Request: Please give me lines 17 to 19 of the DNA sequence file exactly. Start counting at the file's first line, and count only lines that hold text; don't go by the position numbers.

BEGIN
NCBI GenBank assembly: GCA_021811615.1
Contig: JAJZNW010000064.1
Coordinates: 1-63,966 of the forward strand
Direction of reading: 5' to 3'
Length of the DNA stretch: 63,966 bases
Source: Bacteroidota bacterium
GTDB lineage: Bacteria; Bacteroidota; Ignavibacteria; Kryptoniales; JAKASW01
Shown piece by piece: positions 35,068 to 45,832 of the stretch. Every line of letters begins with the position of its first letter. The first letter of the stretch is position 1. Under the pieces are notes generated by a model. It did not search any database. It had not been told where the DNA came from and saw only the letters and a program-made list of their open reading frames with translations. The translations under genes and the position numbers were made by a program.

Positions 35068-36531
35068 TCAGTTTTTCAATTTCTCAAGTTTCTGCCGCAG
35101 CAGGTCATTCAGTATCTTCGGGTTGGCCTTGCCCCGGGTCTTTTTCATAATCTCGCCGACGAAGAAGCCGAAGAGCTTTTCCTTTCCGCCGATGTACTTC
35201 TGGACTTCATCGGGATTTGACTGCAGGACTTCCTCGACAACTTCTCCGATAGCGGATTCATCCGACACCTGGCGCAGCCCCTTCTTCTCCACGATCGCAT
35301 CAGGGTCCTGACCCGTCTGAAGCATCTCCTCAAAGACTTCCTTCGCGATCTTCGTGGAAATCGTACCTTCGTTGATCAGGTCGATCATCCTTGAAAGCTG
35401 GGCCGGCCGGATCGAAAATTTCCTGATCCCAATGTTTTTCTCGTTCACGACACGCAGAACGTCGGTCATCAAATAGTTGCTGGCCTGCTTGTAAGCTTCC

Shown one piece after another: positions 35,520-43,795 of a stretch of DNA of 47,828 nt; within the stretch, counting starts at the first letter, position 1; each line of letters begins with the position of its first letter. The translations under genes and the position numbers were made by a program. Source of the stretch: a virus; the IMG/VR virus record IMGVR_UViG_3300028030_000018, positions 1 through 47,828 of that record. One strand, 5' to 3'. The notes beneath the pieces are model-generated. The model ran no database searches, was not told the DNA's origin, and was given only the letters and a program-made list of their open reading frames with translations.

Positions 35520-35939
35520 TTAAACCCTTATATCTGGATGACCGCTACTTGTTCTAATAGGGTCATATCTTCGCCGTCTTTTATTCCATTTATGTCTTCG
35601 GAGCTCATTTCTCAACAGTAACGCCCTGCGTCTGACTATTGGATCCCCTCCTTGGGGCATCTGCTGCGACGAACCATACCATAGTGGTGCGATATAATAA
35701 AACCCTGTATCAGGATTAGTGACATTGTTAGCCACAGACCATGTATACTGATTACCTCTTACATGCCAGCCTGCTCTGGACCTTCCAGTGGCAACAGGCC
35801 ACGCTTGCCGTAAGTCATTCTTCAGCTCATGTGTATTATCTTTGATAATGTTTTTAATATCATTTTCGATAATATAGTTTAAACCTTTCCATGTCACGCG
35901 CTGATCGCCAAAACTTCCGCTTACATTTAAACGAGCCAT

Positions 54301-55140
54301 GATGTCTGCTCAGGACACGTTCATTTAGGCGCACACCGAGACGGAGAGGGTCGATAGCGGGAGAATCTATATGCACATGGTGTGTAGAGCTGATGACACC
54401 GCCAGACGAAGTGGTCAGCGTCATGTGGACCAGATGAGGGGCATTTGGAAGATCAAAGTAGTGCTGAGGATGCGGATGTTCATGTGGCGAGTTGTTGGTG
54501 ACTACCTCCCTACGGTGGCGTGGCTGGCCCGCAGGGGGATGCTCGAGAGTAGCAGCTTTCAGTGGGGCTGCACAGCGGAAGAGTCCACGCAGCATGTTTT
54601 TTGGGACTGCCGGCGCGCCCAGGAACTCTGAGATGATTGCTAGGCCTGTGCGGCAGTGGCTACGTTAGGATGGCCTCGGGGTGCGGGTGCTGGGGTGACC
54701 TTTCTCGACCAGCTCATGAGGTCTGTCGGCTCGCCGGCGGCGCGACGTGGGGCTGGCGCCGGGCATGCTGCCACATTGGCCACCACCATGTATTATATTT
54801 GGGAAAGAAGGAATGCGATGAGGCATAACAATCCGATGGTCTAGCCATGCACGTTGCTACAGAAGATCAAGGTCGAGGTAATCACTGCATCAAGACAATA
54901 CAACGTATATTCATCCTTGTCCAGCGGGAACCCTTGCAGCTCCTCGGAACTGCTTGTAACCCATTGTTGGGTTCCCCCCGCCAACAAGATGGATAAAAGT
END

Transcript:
35520 TTAAACCCTTATATCTGGATGACCGCTACTTGTTCTAATAGGGTCATATCTTCGCCGTCTTTTATTCCATTTATGTCTTCG
35601 GAGCTCATTTCTCAACAGTAACGCCCTGCGTCTGACTATTGGATCCCCTCCTTGGGGCATCTGCTGCGACGAACCATACCATAGTGGTGCGATATAATAA
35701 AACCCTGTATCAGGATTAGTGACATTGTTAGCCACAGACCATGTATACTGATTACCTCTTACATGCCAGCCTGCTCTGGACCTTCCAGTGGCAACAGGCC